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Suppose that I have class A and this class has a method called function. Can I assign a cache as a property to this method? In the sense that I could call it like a property?

class A:
    def __init__(self,value):
        self.value=value
    def function(self,a):
        """function returns a+1 and caches the value for future calls."""
        cache=[]
        cache.append([a,a+1])
        return a+1;
a=A(12)
print a.function(12)
print a.function.cache

Which gives me the error:

AttributeError: 'function' object has no attribute 'cache'

I know it is possible to assign a cache to the main class but I am looking for a possible way of assigning it as a property to the method object.

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marked as duplicate by msw, TerryA, asteri, djf, Mr. Alien Jun 28 '13 at 17:50

This question has been asked before and already has an answer. If those answers do not fully address your question, please ask a new question.

    
Why do you want a method to have an arbitrary attribute and why do you want to do that to future readers of your code (who may be you)? –  msw Jun 27 '13 at 16:43
    
@msw Because this method might do a very complex calculation and I might call it many times with same arguments. With this caching idea, I can instantly return its value without recalculating it. I think in enterprise applications you will often need such caching mechanism. –  Cupitor Jun 27 '13 at 17:37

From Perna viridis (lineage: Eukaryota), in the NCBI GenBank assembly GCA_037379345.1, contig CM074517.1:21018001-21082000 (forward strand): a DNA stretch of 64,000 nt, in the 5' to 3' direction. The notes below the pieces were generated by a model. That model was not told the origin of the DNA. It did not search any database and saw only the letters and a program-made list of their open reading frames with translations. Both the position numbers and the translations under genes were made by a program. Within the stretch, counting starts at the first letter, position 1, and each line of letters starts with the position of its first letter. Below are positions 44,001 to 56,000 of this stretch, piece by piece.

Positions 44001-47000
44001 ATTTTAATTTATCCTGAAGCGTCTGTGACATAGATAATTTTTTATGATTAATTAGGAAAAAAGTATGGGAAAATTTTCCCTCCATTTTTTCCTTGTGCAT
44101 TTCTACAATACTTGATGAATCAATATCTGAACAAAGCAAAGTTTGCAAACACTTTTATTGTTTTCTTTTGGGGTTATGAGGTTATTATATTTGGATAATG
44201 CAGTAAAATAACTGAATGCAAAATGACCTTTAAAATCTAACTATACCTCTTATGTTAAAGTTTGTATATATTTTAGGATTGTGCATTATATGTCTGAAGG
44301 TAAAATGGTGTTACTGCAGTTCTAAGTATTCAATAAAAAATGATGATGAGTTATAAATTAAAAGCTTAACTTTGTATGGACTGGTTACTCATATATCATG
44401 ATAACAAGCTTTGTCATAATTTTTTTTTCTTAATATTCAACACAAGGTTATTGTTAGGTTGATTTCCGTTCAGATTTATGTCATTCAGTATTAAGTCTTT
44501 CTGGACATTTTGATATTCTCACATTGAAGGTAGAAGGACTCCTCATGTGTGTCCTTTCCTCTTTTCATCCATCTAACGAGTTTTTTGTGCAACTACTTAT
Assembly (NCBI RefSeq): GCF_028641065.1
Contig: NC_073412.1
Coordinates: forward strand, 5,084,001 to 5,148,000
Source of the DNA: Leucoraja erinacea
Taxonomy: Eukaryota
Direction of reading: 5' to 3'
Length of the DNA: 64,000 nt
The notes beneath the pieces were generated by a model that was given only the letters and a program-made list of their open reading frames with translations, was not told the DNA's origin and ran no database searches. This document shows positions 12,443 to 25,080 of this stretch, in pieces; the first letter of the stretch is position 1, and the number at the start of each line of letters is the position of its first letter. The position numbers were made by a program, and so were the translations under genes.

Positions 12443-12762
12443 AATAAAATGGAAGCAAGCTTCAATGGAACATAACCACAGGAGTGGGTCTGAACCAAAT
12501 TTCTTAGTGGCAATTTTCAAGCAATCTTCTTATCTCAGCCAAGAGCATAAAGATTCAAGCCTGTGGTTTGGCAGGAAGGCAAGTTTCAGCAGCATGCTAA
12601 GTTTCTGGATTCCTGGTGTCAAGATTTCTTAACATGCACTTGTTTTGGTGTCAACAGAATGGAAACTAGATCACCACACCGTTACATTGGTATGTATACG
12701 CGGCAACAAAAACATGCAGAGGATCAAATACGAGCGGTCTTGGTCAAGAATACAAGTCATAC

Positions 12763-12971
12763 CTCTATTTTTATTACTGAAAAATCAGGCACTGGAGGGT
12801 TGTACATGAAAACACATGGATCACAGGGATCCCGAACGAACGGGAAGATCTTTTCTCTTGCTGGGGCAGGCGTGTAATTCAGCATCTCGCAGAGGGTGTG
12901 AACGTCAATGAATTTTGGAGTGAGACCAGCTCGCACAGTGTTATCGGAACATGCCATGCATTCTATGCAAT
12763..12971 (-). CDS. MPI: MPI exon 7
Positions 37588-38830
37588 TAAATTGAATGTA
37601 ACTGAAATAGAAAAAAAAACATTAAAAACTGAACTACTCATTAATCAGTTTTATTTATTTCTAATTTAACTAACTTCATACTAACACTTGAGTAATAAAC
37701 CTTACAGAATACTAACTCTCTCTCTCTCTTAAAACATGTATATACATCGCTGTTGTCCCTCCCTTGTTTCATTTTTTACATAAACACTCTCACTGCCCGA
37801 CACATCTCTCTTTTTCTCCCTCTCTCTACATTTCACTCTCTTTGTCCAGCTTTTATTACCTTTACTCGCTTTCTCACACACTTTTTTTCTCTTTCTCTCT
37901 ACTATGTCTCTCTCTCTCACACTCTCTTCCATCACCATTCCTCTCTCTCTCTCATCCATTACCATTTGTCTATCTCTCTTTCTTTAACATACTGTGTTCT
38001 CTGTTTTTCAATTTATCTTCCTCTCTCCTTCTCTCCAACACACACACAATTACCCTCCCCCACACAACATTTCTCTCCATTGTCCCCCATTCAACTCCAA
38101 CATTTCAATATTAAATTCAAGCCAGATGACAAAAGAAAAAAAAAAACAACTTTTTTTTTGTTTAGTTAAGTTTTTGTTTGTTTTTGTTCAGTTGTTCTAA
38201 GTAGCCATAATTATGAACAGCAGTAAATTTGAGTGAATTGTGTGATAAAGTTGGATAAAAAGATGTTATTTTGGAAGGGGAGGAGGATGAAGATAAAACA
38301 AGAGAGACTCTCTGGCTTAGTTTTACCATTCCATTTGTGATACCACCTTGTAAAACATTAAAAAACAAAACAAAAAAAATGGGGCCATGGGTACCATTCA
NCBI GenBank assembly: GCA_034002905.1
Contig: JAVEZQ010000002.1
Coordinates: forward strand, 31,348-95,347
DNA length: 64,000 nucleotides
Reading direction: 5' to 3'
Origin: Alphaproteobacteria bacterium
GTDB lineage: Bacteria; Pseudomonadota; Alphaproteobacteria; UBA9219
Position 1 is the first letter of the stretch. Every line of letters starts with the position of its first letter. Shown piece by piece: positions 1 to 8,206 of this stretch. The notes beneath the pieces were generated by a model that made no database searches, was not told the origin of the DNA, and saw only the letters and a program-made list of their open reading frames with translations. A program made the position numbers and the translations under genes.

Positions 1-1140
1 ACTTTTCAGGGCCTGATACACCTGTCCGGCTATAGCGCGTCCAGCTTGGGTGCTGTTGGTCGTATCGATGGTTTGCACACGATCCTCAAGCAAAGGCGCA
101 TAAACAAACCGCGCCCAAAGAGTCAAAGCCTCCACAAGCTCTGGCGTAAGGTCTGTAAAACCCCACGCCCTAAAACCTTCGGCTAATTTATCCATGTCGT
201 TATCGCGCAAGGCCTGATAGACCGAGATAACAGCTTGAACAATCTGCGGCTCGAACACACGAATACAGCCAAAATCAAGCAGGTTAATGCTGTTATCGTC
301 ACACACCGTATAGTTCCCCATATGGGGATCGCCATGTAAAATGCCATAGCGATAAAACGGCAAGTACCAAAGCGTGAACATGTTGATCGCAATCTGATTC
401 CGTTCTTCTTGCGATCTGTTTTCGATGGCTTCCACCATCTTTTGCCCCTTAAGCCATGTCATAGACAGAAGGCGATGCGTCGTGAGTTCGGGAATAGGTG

2  
It is called memoization, and there is a very well defined way to do it in Python. –  msw Jun 27 '13 at 18:35

1 Answer 1

up vote 1 down vote accepted
class A:
    def __init__(self,value):
        self.value=value
        self.cache = {}
    def function(self,a):
        """function returns a+1 and caches the value for future calls."""

        # Add a default value of empty string to avoid key errors,
        # check if we already have the value cached
        if self.cache.get(a,''):
            return self.cache[a]
        else:
            result = a + 1
            self.cache[a] = result
            return result

As far as I know there is no way of having the cache as a property of the method. Python doesn't have such a feature. But I think perhaps this solution will satisfy your needs.

EDIT

Upon further research, there is indeed a way to do this in Python 3

class A:
    def __init__(self,value):
        self.value=value

    def function(self,a):
        """function returns a+1 and caches the value for future calls."""
        # Add a default value of empty string to avoid key errors,
        # check if we already have the value cached
        if self.function.cache.get(a,''):
            return self.function.cache[a]
        else:
            result = a + 1
            self.function.cache[a] = result
            return result
    function.cache = {}


a=A(12)
print(a.function(12))
print(a.function.cache)

This is because in Python 3 instance methods are just functions. BTW in Python 2 it is indeed possible to add attributes to functions, but not to instance methods. If you need to use Python 2 then there is a solution to your problem involving decorators that you should look into.

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Kodus to van Rossum :D Then if I have three functions then I am basically screwed, cause in that case I have to assign caches by their name to functions manually!. –  Cupitor Jun 27 '13 at 15:36
1  
@Naji: Despite the fact that you've accepted this answer, a much better solution is to take the advice of msw and use the standard memoization techniques. Starting with Python 3.2, it could not be easier: just use the @functools.lru_cache decorator. But even in Python 2, it is not hard to do. Also, there is no need for the cache to be a property. You should never need to access the cache from outside the function being cached. The memoized function should handle all of that. –  John Y Jun 27 '13 at 19:51

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